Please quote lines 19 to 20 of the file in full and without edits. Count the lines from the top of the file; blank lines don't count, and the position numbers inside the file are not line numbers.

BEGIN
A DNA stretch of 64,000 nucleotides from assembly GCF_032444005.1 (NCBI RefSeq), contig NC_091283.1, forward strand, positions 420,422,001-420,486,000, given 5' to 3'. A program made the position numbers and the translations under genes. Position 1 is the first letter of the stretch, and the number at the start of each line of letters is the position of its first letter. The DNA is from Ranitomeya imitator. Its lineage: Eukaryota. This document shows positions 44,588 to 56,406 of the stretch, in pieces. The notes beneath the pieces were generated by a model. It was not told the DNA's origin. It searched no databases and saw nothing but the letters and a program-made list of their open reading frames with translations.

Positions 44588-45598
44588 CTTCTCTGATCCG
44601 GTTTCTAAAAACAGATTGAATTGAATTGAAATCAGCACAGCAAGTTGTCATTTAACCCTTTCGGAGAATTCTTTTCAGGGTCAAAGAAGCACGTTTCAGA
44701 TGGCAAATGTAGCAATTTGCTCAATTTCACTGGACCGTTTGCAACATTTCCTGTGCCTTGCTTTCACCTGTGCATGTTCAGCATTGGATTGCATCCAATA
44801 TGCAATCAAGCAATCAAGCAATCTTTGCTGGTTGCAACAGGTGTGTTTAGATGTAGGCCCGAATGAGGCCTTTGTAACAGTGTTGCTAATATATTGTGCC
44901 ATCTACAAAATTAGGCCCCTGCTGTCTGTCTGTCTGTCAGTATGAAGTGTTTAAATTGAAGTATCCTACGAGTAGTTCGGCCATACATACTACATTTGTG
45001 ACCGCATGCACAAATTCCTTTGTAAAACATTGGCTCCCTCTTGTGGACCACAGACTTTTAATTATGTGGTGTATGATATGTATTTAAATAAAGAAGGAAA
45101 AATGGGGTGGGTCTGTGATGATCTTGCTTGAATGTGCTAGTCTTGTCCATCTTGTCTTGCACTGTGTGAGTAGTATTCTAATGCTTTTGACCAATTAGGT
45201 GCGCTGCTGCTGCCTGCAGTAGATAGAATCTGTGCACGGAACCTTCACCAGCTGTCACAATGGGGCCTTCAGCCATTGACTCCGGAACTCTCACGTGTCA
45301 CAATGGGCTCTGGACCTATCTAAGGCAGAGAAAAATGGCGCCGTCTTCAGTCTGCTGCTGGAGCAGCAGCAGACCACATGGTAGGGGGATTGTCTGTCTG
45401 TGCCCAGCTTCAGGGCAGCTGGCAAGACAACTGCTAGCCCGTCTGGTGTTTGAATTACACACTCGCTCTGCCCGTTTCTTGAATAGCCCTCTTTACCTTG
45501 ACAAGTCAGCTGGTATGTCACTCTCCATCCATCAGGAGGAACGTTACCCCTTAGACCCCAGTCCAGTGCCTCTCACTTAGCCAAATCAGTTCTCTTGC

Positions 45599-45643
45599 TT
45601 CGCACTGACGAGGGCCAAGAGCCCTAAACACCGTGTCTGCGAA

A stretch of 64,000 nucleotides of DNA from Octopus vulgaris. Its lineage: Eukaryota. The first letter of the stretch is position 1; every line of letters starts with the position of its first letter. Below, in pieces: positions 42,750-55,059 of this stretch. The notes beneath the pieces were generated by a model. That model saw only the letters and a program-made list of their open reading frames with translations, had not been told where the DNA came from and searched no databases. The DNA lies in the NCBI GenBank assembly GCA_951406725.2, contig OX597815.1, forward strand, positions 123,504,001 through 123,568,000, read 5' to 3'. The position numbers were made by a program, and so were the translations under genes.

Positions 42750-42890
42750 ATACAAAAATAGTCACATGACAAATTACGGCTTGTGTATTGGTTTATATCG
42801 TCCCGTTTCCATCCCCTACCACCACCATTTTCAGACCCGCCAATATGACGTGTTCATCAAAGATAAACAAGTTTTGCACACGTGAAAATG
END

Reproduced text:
42750 ATACAAAAATAGTCACATGACAAATTACGGCTTGTGTATTGGTTTATATCG
42801 TCCCGTTTCCATCCCCTACCACCACCATTTTCAGACCCGCCAATATGACGTGTTCATCAAAGATAAACAAGTTTTGCACACGTGAAAATG